Villa Nova (Newendorf), a settlement of German colonists founded next to the older, Slavic village of Iglov, was first recorded in documents in 1268. At that time, there was already a Romanesque church in it, enlarged in the 80s of the 13th century and at the turn of the 13th and 14th centuries. In its place, in the second half of the 14th century, a more impressive Gothic church was built, probably with the participation of a construction workshop from Levoča, operating at the local parish church of St. James.
In 1395, a chapel of St. Michael was added to the new church from the north. After the fire in 1435, the building was provisionally roofed, but in 1441 Spišská Nová Ves was hit by an earthquake, as a result of which the ceiling of the church collapsed. Around 1445, cross-rib vault was built in the nave, supported by massive pillars. At the beginning of the 16th century, the Gothic tower at the western façade was rebuilt and raised. Prolonged construction works lasted from 1501 until 1523.
In 1548, the parish church began to serve Protestants, but probably most of the original equipment was not removed. In the years 1742 – 1772 the parish church was transformed in the Baroque style. In 1849, it was damaged by a great fire of the town. The last major construction work took place at the end of the 19th century. As a result, a soaring, neo-Gothic finial of the tower was added, and the chancel was rebuilt.
The church was built in the middle of the chrter town, in the central part of the elongated market square, which ran axially through the entire settlement and narrowed to the form of streets only before the Upper and Lower gates in the east and west. On its northern and southern sides, narrow streets led to two smaller gates: Levoča and Rožňava. The town hall and various commercial stalls were also located nearby. The church was orientated towards the cardinal sides of the world. Apart from it, in the cemetery, surrounded by a stone wall since the 15th century, there was also a vicarage with a church school, next to which there was a well.
The oldest, Romanesque church was supposed to be an aisleless building with a semicircular apse. In the 80s of the 13th century, this building was transformed into a chancel, and a late Romanesque nave was added on the west side. Then, at the turn of the thirteenth and fourteenth centuries, a sacristy was added from the north, in the course of the following years of the 14th century, rebuilt into the chapel of St. Barbara. A thorough Gothic reconstruction from the second half of that century resulted in the removal of the old nave. The new church then acquired the form of a pseudo-basilica building with central nave and two aisles, with a polygonal chancel on the eastern side and a four-sided tower on the western side. On the north side of the chancel there was a sacristy with a two-sided closure, considered to be a rebuilt chancel from the 13th century. Chapel of St. Barbara was removed in the Gothic period, but on the north side of the aisle, at the end of the 14th century, the chapel of St. Michael was built. The nave of the Gothic church was 27.5 meters long and 16 meters wide, with the central part 8 meters wide and the aisles 4 meters wide. The southern aisle was created longer than the northern one, thanks to which one bay partially flanked the tower.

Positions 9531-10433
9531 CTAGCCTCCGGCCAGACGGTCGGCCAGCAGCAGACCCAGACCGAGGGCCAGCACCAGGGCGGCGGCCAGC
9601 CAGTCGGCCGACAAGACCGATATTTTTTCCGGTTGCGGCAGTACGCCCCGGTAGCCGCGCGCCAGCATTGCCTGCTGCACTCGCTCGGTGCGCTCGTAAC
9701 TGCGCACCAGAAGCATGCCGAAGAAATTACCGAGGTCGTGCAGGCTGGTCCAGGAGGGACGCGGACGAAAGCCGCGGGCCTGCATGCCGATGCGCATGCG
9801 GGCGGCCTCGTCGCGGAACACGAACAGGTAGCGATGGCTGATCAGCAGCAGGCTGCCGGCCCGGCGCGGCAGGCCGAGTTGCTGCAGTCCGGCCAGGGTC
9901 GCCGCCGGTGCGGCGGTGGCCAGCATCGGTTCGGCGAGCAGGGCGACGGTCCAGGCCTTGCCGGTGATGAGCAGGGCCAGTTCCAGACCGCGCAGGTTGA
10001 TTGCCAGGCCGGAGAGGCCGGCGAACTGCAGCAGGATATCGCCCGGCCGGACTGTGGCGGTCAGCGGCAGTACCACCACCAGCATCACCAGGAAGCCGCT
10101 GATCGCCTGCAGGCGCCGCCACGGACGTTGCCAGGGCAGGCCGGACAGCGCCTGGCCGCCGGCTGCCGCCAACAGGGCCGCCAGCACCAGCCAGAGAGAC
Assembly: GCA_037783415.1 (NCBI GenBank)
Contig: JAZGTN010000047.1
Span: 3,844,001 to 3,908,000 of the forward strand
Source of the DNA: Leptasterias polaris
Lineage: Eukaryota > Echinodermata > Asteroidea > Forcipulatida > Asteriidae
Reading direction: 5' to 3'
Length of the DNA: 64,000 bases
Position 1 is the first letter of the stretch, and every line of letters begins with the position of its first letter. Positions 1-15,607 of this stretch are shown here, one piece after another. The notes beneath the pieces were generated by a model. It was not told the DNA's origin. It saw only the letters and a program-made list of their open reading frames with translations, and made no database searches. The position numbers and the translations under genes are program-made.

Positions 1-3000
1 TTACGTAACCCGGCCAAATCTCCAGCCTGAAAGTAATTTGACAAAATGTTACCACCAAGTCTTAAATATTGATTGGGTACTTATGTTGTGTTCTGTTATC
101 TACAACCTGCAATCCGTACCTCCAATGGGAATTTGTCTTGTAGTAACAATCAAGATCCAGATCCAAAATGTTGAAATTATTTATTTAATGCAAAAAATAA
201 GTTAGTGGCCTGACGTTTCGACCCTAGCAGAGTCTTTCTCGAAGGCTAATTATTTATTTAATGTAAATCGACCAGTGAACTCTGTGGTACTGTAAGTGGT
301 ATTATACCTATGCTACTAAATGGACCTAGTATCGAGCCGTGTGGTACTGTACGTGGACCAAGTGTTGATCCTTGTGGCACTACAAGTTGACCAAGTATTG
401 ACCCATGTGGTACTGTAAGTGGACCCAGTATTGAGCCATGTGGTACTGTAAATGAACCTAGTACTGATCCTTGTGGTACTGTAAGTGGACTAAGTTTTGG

The external façades of the nave and chancel of the church were shaped by a regular rhythm of stepped buttresses and high windows, especially on the south and east sides, where no annexes were placed. The windows were splayed on both sides, pointed-arched, with moulded jambs. Originally, it were filled with tracery, mostly using the motifs of trefoils and quatrefoils inscribed in spherical figures. The horizontal division of the façades was provided by a plinth, drip cornice and cornices under the eaves of the roofs. Cordon cornices separated the top floors of the tower, pierced with large openings only on the top floor, where the bells were hung.
The main entrance to the church was created in the southern aisle, where a magnificent, stepped and richly moulded portal was placed, flanked by bas-relief pinnacles with crockets and fleurons. Another fleuron was placed on the pointed head of the archivolt, with a slightly outlined ogee arch. On the sides of the door in the jambs canopy niches for figures were created, while in the tympanum a bas-relief of the coronation of the Blessed Virgin Mary. The portal together with the rosette above it created a facade of richness comparable to cathedral facades.
Inside the nave, four pairs of pillars supported cross-rib vaults, with ribs lowered onto consoles decorated with plant and animal motifs. At the intersections, the ribs were fastened with bosses decorated with figural reliefs. At the beginning of the 16th century, the internal façades were covered with early Renaissance polychromes, but already in the Gothic period, at least some of the walls and vaults were decorated with paintings (in one of the bays of the central nave four evangelists, four angels with musical instruments and stars, moon and sun were painted).
To this day, the church has retained its original Gothic shape with neo-gothic traces obtained as a result of the renovation from the end of the 19th century. The neo-gothic changes affected the most the chancel with a new vault and the tower with a new cupola. The impressive southern portal and the more modest portal in the ground floor of the tower are original. Inside, the remains of Gothic paintings have survived on the vault of the central nave. Noteworthy is also a collection of several dozen bas-relief capitals and bosses of the nave’s vault. The most valuable relic of the church furnishings is a sculpture from the workshop of master Pavol of Levoča from 1520 and a late-Gothic altar of St. Anna.
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